Looking up at the stars, I know quite well That, for all they care, I can go to hell...
If equal affection cannot be, let the more loving one be me.
--W. H. Auden
I've felt nearly dead all summer, felled by that final blow of religious disillusionment. And I've watched with strange detachment how quickly things fall apart. You spend hours cleaning a house and in five minutes, the children easily destroy it. That's how my faith feels right now. Shattered in five minutes flat.
A few weeks ago I stood at the top of a cliff and looked out over the expansive ocean. I asked God why He bothered making my personality if all I was going to do was struggle with it for my entire life?
I wasn't expecting an answer, I just felt like asking why. Why did He make me this way? Why does every single thing in my life feel like a life-or-death struggle? Why must I feel so deeply? I would have preferred one of those more laid-back personalities, the kind that doesn't go around feeling all the damn time.
I told God I was sick sick of being sensitive. (People have been telling me my whole life that I need to "grow thicker skin"--what the hell does that mean, anyway? And also, precisely HOW does one go about growing thicker skin?)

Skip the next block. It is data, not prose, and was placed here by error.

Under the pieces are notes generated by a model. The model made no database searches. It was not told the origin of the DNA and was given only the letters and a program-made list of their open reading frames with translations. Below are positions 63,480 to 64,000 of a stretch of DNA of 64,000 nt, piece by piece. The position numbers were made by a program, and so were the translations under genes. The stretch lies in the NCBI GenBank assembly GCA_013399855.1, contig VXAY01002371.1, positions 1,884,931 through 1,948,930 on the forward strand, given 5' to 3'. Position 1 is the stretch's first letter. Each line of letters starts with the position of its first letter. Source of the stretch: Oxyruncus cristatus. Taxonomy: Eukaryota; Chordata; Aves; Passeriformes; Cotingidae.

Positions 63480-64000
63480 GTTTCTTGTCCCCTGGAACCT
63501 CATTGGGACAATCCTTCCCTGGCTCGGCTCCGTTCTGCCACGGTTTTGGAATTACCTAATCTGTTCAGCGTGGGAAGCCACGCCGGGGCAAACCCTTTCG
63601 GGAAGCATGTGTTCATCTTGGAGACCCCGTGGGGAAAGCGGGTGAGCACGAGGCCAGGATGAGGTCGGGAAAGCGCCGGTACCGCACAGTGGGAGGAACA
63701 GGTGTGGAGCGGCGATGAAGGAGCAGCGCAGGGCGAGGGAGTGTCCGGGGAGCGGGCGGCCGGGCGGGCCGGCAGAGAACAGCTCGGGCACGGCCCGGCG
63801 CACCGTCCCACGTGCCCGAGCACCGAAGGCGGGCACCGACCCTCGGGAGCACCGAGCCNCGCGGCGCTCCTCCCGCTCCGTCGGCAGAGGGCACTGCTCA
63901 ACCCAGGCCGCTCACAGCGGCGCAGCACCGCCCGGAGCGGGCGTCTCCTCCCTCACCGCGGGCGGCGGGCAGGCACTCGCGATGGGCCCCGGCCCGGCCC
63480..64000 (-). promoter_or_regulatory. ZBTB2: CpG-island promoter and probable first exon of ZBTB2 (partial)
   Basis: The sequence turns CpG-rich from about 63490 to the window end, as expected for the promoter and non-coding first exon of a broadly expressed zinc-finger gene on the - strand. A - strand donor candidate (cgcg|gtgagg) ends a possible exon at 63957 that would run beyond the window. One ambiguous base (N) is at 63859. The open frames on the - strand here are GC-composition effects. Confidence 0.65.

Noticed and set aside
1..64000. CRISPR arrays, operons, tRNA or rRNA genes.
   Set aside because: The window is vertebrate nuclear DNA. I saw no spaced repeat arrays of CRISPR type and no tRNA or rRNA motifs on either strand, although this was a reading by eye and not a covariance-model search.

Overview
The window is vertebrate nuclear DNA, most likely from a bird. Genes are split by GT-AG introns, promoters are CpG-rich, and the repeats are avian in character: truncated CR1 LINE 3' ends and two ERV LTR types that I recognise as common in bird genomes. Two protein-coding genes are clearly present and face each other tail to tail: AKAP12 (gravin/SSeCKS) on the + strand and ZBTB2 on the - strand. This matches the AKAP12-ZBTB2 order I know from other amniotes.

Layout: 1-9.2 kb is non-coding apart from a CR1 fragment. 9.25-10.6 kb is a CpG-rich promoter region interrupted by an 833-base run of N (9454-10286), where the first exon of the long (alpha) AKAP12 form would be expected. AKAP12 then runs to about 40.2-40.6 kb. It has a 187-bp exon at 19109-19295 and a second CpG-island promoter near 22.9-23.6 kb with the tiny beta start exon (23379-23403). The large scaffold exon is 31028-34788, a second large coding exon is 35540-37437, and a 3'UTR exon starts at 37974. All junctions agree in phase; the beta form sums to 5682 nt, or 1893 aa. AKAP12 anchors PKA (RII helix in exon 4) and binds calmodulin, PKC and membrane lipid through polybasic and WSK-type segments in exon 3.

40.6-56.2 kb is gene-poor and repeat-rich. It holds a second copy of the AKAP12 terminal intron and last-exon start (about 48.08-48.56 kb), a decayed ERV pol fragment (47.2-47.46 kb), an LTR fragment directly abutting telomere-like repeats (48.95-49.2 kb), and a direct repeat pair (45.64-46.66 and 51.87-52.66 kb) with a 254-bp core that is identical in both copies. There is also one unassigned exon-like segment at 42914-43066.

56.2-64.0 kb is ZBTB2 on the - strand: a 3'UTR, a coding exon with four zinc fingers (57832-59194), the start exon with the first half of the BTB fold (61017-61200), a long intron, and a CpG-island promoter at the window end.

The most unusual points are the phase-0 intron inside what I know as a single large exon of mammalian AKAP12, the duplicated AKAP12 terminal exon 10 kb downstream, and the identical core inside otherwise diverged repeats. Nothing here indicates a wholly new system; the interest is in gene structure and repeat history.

God didn't answer me. No surprise there. It's pretty much been silence, silence and more silence where God is concerned.
And I'll admit, I've wallowed a bit.
But I kept doing three things: 1.) writing and, 2.) running and, 3.) loving my babies.
There is a slow, quiet resurrection coming---I can feel it. I don't know how or when it will come, but my soul aches like a bad knee before a storm which only means one thing: deliverance is on its way.
So, I keep lacing up my running shoes. I run through the early morning darkness and I look at the stars. They brightly shine regardless of whether my life is falling apart. In some strange way, this gives me comfort.
And I feel the quiet resurrection every time I write. When I bleed out words, the pain eases back a bit.
I went to Mass last week and I tasted Jesus on my tongue. He forgave me and I forgave myself.
I lace up my running shoes and afterwards, I feel a high that surpasses religious ecstasy. This running, it is a gift and I marvel.
Yes, I'm walking through the valley of shadow but at night I can see the little stars through my window.
I am being saved by little things: my twins running through grass, orange flowers planted near a gas station, a funny little woman under an umbrella, birds singing outside my window.
..."here by a smiling look, there by a kindly word; always doing the smallest things right and doing all for love." --St. Therese of "The Little Way"
I cling to this Little Way and I run. I run, I run, I run.